A new report from Ericsson found that traditional telco revenue streams are being squeezed by over the top (OTT) applications, intense competition and, in Europe, tightening regulation.
IoT is recognised as a way of delivering new services that will offset these declines and fund network investment.
Indeed, revenue is the main driver of IoT interest but 70 per cent of service providers have no well-defined strategy, suggesting a multitude of paths towards IoT or even a lack of direction/
What is more clear is that telcos are looking to be more than just connectivity providers with four fifths looking to add value to the network with services.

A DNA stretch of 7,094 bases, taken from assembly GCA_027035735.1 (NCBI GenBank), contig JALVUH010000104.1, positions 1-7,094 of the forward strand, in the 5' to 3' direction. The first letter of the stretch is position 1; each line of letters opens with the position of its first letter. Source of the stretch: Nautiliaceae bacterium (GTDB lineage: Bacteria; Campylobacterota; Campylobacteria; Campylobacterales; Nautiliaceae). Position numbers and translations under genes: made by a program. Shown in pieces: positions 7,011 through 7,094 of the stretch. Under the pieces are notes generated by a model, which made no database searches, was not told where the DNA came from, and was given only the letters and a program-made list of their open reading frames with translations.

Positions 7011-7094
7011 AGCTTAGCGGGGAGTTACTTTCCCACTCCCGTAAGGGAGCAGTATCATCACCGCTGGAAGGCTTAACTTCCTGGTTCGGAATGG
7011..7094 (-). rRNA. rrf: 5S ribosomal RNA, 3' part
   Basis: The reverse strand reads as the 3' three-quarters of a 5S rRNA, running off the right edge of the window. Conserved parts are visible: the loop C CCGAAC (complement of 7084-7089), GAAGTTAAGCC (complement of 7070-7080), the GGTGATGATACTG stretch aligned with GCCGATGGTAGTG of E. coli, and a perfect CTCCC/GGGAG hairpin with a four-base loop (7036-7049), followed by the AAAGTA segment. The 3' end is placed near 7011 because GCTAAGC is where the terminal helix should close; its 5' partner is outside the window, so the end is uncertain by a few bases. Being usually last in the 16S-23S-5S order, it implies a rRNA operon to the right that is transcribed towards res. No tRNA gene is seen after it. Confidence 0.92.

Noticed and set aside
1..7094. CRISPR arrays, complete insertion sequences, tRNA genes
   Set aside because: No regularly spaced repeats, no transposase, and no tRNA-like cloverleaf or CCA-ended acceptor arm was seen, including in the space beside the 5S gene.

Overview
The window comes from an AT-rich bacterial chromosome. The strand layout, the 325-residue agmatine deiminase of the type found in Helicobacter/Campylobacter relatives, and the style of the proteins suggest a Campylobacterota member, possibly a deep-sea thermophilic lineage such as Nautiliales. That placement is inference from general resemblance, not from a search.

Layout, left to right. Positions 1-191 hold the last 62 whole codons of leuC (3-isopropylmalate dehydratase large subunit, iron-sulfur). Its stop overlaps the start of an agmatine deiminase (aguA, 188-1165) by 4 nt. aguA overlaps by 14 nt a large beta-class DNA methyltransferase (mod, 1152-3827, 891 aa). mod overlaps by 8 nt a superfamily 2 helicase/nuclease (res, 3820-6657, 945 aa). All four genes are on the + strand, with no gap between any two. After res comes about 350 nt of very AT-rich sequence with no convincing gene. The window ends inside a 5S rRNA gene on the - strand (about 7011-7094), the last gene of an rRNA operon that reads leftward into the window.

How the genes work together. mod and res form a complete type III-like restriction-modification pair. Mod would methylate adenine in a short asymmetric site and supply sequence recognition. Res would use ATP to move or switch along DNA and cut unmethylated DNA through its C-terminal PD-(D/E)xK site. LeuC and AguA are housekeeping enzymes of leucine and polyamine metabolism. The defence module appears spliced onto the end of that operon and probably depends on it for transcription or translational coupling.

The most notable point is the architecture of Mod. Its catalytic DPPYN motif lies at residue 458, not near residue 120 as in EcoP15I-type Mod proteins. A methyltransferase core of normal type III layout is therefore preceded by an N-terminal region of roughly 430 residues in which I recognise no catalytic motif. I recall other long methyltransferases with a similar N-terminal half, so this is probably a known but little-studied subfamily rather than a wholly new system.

“The report confirms the importance of IoT to the current and future business of leading service providers, no matter where they operate in the world,” said Jeff Travers, head of IoT at Ericsson.
“Regarding IoT as a new type of business, service providers are investing in new technologies and establishing new business models for revenue sharing and increased use of indirect channels. They are also creating new delivery models for as-a-service and online services and driving innovation with partners and customers.”
Mobile networks are just one of a number of technologies looking to connect the IoT, along with Bluetooth, Wi-Fi and proprietary standards like SIGFOX. The main advantage of cellular is of course range, with improvements to coverage and battery consumption, along with new standards like Narrowband IoT (NB-IoT) making it more attractive.
However most accept that IoT will need a combination of different connectivity technologies. 5G’s low latency and high capacity will be a huge leap forward for the Industrial Internet of Things (IIoT).
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